Filipino car enthusiasts are asked why they modify their answer: ‘It’s personal’By Tessa R. Salazar
Philippine Daily Inquirer
Self-expression comes at a cost. No, it doesn’t mean some serious jail time. The cost isn’t political. It’s literal. Especially in the world of “automo-blinging”—that is, transforming a stock car into an expression of individuality, making your own ride into a ride that is truly your own—modifying comes at a price.
A veteran car show organizer has also revealed that here in the Philippines, self-expression via car modification is more important than the cost it entails, at least for those who do get to modify their cars.
A survey by the Philippine Automotive Aftermarket Industry Association conducted during the 2011 edition of the Trans Sport Show revealed that 34 percent of the survey respondents ranked quality of the aftermarket modification as their top priority when modifying their own cars. Cost came in second at 20 percent. Looks was third at 10 percent, followed by brand (6 percent), availability (one percent), and popularity (0.46 percent). Twenty percent of the respondents couldn’t make up their minds. The respondents were composed of 1,108 visitors—visitors to the Trans Sport Show and members of car clubs.
The survey was made last year and was revealed exclusively to Inquirer Motoring just last week, during the 2012 edition of the Trans Sport Show held at the SM Megatrade Hall in Mandaluyong City. The Trans Sport Show, at 21 years running, is the longest-running auto show competition in the Philippines, and the mecca for automobile modifiers and restorers.
Almost 70 percent of those who customize their cars listed “personal statement” as their top reason for customizing, while 32 percent said they did it for function. Four percent did it for commercial purposes while only five percent did it for competition.
Notably, 39 percent of the respondents were Toyota owners, followed by Honda owners (24 percent), Mitsubishi (22 percent), Nissan (11 percent), Ford (8 percent), Isuzu (6 percent), while the rest owned Mercedes Benz, Hyundai, BMW, Mazda, Suzuki, Subaru, Porsche, Jaguar and Ferrari.
2 types of modifiers
Trans Sport Show judge Ed Salonga, director of Manila Sports Car Club, described to Inquirer Motoring the two types of car owners: The first type of car owner is able to do whatever he or she pleases with his or her car because he or she has the money. These owners, he said, are catered to by the name brand products.
The second type is what he calls the “surplus” guy. “He still knows and likes his car, but he will scrounge around for the surplus parts in order to modify. We don’t have junkyards here like they have in the United States. In America there are the 50-dollar guys. They pay $50 going to the junkshops with their toolbox. They get as many parts as they need to get their cars up and running again. They’ll clean it up, they’ll try to make it new. They would probably upgrade their accessories—from a regular-looking Toyota to the top-of-the-line Toyota using surplus parts. That’s the other side of the Pinoy.”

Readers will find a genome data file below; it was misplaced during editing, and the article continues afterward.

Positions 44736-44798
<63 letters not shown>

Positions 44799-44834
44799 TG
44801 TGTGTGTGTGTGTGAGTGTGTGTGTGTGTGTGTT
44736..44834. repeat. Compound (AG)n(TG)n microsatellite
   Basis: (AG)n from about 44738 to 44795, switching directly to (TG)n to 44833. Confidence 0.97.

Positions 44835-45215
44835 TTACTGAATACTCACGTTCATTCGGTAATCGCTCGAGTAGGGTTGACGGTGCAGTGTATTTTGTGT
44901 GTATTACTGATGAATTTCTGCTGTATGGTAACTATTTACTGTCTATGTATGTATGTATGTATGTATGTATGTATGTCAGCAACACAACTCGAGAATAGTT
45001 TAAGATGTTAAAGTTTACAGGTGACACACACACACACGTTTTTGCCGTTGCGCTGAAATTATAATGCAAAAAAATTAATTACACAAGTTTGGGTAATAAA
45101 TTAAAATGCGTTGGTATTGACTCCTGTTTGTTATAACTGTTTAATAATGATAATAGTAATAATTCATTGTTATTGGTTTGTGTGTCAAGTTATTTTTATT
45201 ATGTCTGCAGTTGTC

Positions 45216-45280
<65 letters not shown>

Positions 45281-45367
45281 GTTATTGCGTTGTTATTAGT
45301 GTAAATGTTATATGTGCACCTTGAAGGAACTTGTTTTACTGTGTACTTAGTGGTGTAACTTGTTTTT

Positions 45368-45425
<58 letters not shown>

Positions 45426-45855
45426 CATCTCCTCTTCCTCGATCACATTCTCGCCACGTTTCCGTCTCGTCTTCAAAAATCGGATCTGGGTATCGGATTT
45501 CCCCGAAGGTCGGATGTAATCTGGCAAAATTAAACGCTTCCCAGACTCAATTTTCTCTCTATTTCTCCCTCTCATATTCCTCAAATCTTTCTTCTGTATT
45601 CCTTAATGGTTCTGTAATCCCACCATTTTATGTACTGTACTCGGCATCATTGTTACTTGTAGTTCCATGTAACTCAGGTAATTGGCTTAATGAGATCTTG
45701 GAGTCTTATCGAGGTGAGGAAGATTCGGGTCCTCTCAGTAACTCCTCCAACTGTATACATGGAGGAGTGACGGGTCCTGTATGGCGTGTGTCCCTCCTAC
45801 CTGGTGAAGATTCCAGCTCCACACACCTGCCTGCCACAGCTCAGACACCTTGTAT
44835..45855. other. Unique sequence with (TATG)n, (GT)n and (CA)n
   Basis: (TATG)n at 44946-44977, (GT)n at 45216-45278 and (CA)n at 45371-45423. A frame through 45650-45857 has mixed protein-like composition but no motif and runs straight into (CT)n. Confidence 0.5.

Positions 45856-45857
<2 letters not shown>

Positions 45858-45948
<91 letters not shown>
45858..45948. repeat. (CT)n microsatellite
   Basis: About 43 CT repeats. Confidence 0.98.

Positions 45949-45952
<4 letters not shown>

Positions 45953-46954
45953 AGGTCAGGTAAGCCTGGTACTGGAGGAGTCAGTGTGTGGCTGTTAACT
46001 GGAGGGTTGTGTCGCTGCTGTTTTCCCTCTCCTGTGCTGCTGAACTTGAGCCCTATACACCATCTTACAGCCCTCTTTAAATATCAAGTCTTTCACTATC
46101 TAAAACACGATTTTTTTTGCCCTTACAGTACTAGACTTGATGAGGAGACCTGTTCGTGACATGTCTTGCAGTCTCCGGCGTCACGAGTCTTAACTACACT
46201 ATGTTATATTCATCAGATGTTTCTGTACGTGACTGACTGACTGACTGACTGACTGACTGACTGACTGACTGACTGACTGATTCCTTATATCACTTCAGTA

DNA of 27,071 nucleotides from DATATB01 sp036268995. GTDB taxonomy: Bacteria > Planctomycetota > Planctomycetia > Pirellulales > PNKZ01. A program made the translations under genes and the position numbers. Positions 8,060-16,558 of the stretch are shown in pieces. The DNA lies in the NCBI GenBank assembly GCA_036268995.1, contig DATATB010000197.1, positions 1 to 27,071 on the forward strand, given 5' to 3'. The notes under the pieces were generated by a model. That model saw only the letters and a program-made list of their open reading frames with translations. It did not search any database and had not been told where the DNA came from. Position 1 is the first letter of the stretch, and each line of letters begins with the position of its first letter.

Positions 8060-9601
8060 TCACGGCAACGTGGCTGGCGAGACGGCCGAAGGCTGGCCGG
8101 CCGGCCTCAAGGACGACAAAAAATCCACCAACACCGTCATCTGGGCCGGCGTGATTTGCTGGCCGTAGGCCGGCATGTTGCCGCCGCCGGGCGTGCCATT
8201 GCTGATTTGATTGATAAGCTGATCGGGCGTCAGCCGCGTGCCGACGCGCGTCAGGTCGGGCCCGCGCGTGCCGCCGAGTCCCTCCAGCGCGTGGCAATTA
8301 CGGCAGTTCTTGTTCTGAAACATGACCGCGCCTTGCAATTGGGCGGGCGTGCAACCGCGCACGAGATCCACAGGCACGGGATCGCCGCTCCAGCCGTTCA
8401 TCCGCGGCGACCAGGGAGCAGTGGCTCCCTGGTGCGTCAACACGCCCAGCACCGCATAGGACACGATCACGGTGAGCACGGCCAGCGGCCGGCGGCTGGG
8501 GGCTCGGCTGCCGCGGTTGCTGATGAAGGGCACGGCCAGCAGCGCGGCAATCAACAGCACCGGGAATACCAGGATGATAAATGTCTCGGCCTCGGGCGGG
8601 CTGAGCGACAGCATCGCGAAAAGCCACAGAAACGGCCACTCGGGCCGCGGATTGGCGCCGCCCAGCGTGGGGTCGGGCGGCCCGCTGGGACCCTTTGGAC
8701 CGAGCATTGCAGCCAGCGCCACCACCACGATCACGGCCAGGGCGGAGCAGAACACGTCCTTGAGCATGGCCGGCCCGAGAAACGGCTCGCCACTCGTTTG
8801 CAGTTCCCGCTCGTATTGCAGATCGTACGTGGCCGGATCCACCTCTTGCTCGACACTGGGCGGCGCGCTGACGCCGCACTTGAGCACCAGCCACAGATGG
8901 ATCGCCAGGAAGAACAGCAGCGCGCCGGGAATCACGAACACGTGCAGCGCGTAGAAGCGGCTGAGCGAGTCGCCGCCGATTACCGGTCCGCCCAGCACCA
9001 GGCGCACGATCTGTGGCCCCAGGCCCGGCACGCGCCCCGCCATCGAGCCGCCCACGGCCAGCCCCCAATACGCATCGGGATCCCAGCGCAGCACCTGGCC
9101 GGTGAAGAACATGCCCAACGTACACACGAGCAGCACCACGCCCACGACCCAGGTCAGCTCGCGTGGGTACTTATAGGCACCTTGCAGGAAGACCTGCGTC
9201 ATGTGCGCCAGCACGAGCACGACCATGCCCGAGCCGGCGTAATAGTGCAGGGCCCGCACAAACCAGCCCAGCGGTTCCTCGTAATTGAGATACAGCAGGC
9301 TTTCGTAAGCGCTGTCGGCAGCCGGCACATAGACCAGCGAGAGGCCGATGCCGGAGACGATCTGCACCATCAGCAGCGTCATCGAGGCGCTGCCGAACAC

Salonga added that even among the moneyed car owners, there still is a subtype: The “new money” (self-made) new-rich class, and the “old money” (old-rich, inherited wealth) class. Ed said the “old money” class were the ones that wouldn’t care about the costs of modifying.
Trans Sport Show judge Boyer Kalugdan agreed that the “old money” had to maintain a certain level of prestige, so they would buy the most expensive cars, as well.
“The ‘new money’ would never part with his own money just like that… He’d say, ‘You can’t fool me because I can buy a particular part in the States. I don’t need to depend on your dealership. I can bring that in.’”
Salonga noted that such a “smart” car owner would not be necessarily buying a product of lesser quality, but would tend more to haggle with the dealer of the aftermarket product or service.
“He orders a full set of suspension (online) because he knows that if he buys it here it will cost him 200 percent more. If he buys it there, it wouldn’t cost as much as buying here. It’s easier to Google for racing suspensions. Everything’s there,” Salonga said.
Dealers vs D-I-Yers
Kalugdan added that it would now be harder for dealers to offer to such Pinoy buyers, but then again, he reiterated that the key to the Pinoy car aftermarket heart is still the service.
Salonga said that if a dealer is trustworthy, and the local physical presence of the dealership that assures the owner that the distributor/dealer is there for him, along with the expertise of the staff and technicians putting together the service and parts for the car, then these would be the dealers/distributors’ advantages over other sales media.
“The dealer’s expertise comes in handy compared to do-it-yourselfers. The dealer would tend to say, ’I’m not just a distributor or retailer, I’m an expert. I know if the shock absorber for a particular car is okay or not. These are things I might want to put in as a distributor to edge over guys who want to do it themselves. It’s a tough thing. You want to build some sort credibility. Once you get credibility going, then people will come to you. But that will take a while.”
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